Ellie Ralph, Editor-at-Large

Why did you join Pubs & Publications?

I joined Pubs and Publications because I was really interested in being part of a community that helps and supports other PhD students. It can be lonely being a PGR student, so it is nice to have conversations with other people who can relate to your thoughts and feelings. I used the site before I became a PhD student and have always found it helpful.

Which is your favourite Pubs & Publications article?

There are many articles that have helped me over time, but I especially like articles that share resources and different approaches to tackling the same task, such as presenting, writing and teaching. I also wrote my own piece when I couldn’t find a post that related to my experience of presenting research abroad because I was keen to share tips I had picked up.

If your PhD thesis was at a pub, what would their drink order be?

If my thesis was at the bar, it would go for something like an espresso martini – strong, complicated and keeps you awake for a long time!

 

Séveric Yersin, Contributions Editor

Why did you join Pubs & Publications?

I began reading Pubs and Publications while writing my master’s thesis, and it gave me some precious advice about academia, research, and the writing process. It has also been very refreshing to read serious posts along with more relaxed ones, or posts talking about important issues with humour. So, when I heard that I could contribute in some way to Pubs and Publications, that I could give back a little of what I received, it was obvious to me that I had to join the committee!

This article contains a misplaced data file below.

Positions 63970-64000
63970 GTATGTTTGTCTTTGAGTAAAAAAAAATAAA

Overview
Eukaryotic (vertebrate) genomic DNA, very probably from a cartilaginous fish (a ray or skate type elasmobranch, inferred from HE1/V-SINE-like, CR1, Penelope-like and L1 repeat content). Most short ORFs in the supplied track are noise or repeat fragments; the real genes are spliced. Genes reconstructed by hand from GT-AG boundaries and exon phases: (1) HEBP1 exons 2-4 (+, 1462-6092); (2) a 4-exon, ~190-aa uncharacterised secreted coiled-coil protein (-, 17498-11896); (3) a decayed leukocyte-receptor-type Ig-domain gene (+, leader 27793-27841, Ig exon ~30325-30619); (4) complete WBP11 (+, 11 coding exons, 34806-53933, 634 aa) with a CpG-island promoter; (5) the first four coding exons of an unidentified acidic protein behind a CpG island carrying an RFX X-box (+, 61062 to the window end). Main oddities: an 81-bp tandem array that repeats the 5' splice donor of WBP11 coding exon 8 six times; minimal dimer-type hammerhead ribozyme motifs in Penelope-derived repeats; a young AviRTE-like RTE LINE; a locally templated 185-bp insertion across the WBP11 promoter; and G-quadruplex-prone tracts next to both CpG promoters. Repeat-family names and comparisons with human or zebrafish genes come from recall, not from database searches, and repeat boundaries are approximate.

Which is your favourite Pubs & Publications article?

I remember a post by Kathryn Machray from 2019 about procrastination. In the post, she explained that it’s okay to procrastinate, that it’s probably a sign that you should be doing something else, but that you could also organise your environment in order to avoid procrastinating, at least too much. Her post reminded me that even if academic life can be at times oppressive, you do not have to work yourself to death in order to be a good scholar. In the meantime, I remember this TedEx speaker beginning his presentation about the “ten things highly productive people do” by stating that highly productive people don’t watch TedEx presentations about the “ten things highly productive people do” because, let’s face it, people who do are procrastinating.

If your PhD thesis was at a pub, what would their drink order be?

My PhD thesis would order an Old Fashioned.